Wednesday, June 27, 2012

No case in 100 years at this Indian village

Manoj Chaurasia in Patna

At a time when cases of crime and corruption filling the pages of newspapers may well be causing people to tear the hair from their heads, so to speak, this story from Nawada district, in southern Bihar, comes as a whiff of fresh air.  

Residents at Padia village, tucked away in Roh block in Nawada district, claim they don’t recall having filed any cases either with the police or in the court in the last 100 years as they have no history of quarrels involving bloodshed or major violence.  

This comes at a time when millions of cases are pending in the courts awaiting disposal, many of them from decades back.  

Villagers of Padia say petty cases of disputes indeed occur at intervals but whenever such situations arise, they convene a meeting of the local panchayat and sort out the dispute cordially with the help of elderly citizens, rather than involving police or the judiciary.  

The initiative, they say, has not only ensured peace in the village but also saved them both time and money. 

They add that the village panchayat never imposes monetary fines on any of the culprits given the poor financial background of the villagers. Instead, the "criminals" are asked to do sit-ups or tender apology before the entire village as punishment for their crime.  

The village comprises some 150 families, dominated by backward class people.

The local sarpanch, Mundrika Prasad Chaurasia says on an average two to three cases of petty disputes reach the village panchayat every month. “But we are always careful that the disputes do not turn violent… we try to sort out the case at the earliest in a cordial way”, said Chaurasia.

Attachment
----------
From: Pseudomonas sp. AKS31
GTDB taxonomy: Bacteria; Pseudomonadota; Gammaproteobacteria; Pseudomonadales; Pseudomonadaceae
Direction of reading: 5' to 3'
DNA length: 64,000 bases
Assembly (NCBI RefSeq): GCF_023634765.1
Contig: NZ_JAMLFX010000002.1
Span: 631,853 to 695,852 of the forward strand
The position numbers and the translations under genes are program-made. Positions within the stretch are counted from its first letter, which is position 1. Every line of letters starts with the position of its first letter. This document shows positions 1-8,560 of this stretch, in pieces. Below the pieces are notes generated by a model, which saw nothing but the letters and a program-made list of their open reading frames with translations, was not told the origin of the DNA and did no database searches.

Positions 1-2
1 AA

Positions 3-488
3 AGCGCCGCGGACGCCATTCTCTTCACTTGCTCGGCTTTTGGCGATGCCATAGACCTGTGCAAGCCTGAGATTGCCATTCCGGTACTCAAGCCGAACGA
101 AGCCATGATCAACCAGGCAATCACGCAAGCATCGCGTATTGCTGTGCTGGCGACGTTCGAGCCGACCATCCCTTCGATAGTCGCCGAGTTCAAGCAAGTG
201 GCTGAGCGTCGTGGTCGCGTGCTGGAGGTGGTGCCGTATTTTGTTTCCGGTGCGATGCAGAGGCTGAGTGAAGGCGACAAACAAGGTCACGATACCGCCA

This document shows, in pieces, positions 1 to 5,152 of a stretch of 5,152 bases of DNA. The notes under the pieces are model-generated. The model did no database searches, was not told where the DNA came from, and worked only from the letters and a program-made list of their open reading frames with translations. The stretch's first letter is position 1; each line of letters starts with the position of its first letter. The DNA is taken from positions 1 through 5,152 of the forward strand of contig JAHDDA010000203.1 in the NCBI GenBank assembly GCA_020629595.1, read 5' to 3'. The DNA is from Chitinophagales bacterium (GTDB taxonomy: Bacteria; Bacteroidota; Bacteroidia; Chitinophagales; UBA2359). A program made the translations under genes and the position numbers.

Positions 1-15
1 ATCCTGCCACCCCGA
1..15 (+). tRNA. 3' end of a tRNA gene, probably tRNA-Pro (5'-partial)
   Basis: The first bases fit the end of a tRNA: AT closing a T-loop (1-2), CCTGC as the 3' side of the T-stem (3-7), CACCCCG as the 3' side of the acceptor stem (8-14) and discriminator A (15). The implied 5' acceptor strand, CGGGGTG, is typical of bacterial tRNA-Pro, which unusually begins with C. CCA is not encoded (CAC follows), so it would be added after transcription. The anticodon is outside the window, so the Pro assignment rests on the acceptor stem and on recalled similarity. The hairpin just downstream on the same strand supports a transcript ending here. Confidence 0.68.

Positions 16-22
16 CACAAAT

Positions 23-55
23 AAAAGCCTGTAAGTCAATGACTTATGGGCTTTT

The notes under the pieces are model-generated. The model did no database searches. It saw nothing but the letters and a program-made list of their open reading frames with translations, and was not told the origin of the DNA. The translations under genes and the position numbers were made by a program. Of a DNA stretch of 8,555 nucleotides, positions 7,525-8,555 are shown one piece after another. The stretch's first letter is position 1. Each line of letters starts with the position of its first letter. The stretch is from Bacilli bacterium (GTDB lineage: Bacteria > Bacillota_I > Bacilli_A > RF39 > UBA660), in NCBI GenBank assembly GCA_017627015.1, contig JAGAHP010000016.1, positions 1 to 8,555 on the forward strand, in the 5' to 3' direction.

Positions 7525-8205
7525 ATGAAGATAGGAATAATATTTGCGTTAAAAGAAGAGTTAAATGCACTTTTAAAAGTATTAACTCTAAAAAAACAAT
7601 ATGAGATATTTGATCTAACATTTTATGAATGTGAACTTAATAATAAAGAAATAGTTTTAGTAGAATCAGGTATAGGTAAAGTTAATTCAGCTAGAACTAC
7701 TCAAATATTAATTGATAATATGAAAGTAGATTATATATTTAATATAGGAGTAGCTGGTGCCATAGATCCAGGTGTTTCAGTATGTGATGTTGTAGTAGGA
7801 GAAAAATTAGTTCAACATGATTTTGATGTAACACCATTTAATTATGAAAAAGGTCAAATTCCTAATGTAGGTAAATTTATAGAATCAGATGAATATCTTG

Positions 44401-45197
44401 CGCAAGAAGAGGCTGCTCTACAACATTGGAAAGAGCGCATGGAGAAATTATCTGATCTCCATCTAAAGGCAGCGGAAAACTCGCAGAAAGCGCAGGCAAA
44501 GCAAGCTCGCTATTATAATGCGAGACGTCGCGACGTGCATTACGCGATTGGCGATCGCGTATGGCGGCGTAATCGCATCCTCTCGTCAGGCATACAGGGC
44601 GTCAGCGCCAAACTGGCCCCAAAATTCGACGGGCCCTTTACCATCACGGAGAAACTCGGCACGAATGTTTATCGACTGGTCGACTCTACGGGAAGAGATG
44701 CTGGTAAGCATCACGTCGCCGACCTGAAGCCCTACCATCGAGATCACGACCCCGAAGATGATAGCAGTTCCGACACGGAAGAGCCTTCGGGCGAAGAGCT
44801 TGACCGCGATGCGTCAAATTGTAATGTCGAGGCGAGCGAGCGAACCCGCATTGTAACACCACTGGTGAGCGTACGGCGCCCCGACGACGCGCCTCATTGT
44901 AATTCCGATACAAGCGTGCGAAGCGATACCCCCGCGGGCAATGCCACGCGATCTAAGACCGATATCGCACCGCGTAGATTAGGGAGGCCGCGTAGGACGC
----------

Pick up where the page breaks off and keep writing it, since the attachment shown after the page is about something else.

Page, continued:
Citing a recent example, he said a dispute over a piece of land occurred between two brothers, Suresh Prasad and Saryoo Prasad, but the panchayat resolved the land dispute and both parties to the dispute returned home happy.

A 90-year-old resident, Babulal Chaurasia, claimed he did not recall any dispute going beyond the village panchayat in his lifetime. 

“Why do we need the police or the court when we can solve any dispute at our own level? Our own panchayat is very strong and capable,” said another villager, Sahdeo Mahato. 

The local deputy superintendent of police, Shaharyar Akhtar, said he could not confirm the village's claim of not filing any case in the last century until he checked the police records, but he described as praiseworthy the villagers’ commitment to resolving disputes peacefully.  

Ironically, the villagers claim that the peace that prevails in the village, has virtually blocked development work at Padia, where basic facilities like metalled road and power are a far cry. Their logic is that no official bothers to visit the village unless there is some serious problems there.

The local block development officer Ravi Kumar Sinha, however, said welfare measures would be taken up for the village as a "reward" for maintaining pace.

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